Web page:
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The Perfection of Marketing

After carefully reading nearly 200 pages of this work by a professed brand guru I was left without one nugget …

After carefully reading nearly 200 pages of this work by a professed brand guru I was left without one nugget of new information. However, shortly after finishing the Perfection of Marketing, I read an article in Advertising Age by a real brand expert – Al Reis, which was in just 4 pages captured the epitome of an explanation of what marketing perfection is really all about.

Jim Connor tried to explain what Al Reis pioneered in his seminal tome “Positioning – The Battle for the Customers Mind” with his partner at the time Jack Trout – the concept of “positioning”. Unfortunately, his description of a “Sales Moment” was about as bad an example of branding as he could have picked. On the other hand, Malcolm Gladwell did a good job of explaining another aspect of positioning with “Blink”, in his excellent book of the same title.

Connor tried his best to capture a definition of a brand by saying “a brand is a single mental image that tilts (?) sales in your favor”.

Hmm, I thought brand identity was the instantaneous recognition of a value proposition prompted by the brand image, sound or smell. Like when you hear the Intel “bing”, you don’t have to wait for the “bong”. Or, when you see the Nike “swoosh” logo, of the Polo symbol of the polo player, their value propositions immediately “pop” before your eyes.

Somewhere along the line in the process I guess you could assume that an image “tilts sales in your favor”, but it is a poor selection of words to capture what positioning is all about.

The rest of the book had a smattering of good examples, but for the most part it was repetitive and still unclear as to what the perfection of marketing is about. In Chapter 15 Conner states that “Marketing is most successful when company leadership gets involved”? From my experience management in most company’s I have worked with and studied are not marketing conscious, or else we would have a lot more successful company’s than we do.

Al Reis, in his article concludes “There’s a growing disconnect between U.S. management and U.S. marketing. Management wants to build a business, while Marketing wants to build a brand”. He concludes that the two are often diametrically opposed and I agree.

Connor goes on to state that “the CEO is responsible for what the brand stands for”. I think what he meant to say is that the CEO should be responsible for what their brand(s) stand for. Reis makes the case in his article that all of the CEO’s of the U.S. auto manufacturers “fell asleep at the wheel” and certainly are responsible for all the poor branding decisions that they made.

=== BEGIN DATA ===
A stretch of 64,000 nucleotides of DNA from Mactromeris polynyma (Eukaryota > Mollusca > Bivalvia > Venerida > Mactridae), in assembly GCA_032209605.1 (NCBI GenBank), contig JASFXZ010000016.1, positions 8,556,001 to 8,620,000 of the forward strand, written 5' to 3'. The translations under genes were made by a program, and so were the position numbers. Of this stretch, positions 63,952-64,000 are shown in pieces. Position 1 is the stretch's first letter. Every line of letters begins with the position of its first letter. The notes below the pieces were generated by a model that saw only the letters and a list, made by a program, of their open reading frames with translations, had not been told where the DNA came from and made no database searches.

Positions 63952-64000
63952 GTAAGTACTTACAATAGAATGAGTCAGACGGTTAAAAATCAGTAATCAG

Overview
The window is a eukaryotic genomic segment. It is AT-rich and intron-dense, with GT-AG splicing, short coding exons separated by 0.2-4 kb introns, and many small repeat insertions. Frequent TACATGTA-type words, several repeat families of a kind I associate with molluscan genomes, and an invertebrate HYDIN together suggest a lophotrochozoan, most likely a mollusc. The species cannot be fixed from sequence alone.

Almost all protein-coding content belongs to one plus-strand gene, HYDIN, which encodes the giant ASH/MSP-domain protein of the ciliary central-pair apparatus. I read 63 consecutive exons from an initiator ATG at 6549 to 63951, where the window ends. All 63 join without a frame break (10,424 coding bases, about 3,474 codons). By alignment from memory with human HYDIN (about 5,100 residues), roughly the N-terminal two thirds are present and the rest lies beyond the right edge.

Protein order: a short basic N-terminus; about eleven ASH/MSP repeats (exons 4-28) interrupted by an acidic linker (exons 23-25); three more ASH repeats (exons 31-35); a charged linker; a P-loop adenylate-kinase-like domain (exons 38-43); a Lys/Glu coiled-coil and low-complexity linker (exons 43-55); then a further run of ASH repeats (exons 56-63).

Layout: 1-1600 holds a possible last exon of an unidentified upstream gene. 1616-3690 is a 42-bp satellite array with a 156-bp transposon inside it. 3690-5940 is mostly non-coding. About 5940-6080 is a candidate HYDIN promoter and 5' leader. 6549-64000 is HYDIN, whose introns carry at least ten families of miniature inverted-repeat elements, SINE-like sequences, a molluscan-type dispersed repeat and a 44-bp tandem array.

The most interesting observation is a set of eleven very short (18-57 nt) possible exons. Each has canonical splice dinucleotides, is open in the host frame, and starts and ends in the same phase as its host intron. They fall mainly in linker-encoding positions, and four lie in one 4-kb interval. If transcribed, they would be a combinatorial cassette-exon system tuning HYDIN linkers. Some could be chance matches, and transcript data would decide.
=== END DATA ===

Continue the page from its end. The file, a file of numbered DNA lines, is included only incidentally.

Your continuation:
Connor’s summary for Chapter 16 is “when rolling out a brand, a CEO has two choices to Grow Fast or Grow Slow”? I wish we lived in such a predictable world. The customer and your marketing ability to create brand awareness dictate how fast your brand will grow. How many forecasts have been made for new products that were never achieved.

When GM introduced Saturn they forecast annual sales would grow to 500,000 Saturns? Where did that number come from? There was no way that could have happened given the lack of marketing expertise, auto market dynamics, and absence of customer consciousness at GM.

Actual Saturn sales in their best year topped out at 286,000, or only 43% of what was forecast.

What Jim Connor completely missed in his attempt at explaining the Perfection of Marketing is that branding is a long term process that requires investing in getting a share of mind, and then investing in keeping it.

Maybe Jim Connor should have read A.G.Lafley’s (CEO of P&G) good book “The Game Changer” wherein with his co-author Ram Charon they describe what the best marketing organization in the world – Procter & Gamble, has done to achieve the perfection of marketing.

An entrepreneur himself, Bob has spent most of his career involved with starting, growing and selling businesses. Having held managerial positions with IBM, Pfizer and Exxon, he draws upon extensive organizational experience with large and small companies in advising CEOs of growing firms. He is available online to answer questions from Chief Executive readers, as well as offer workshops, tips, books to read and a monthly online column about common issues facing CEOs of growing firms. Bob has been featured in USA TODAY for his work with Inc 500 firms and is associated with NYU’s Stern Graduate School of business in their Center for Entrepreneurial Studies where he is a Venture Mentor, Marketing Strategist and Business Plan Reviewer.


He is the author of GUIDEBOOK TO PLANNING – A Common Sense Approach to Building Business Plans for Growing Firms, which has recently been reprinted. He is a past contributor to Chief Executive and one of his articles was featured in The Best of Chief Executive.  Email Bob at: rmdonnelly@chiefexecutive.net

About Robert M. Donnelly

Robert M. Donnelly
Robert M. Donnelly is CMO of Flo-Tite Valves & Controls, a U.S. based supplier of valves and components to the process control industry in North America. A coach, educator, and advisor to founders/CEOs of growing firms, he is a serial entrepreneur, having started, grown and sold several technology based businesses. Previously he held executive positions at IBM, Pfizer and Exxon.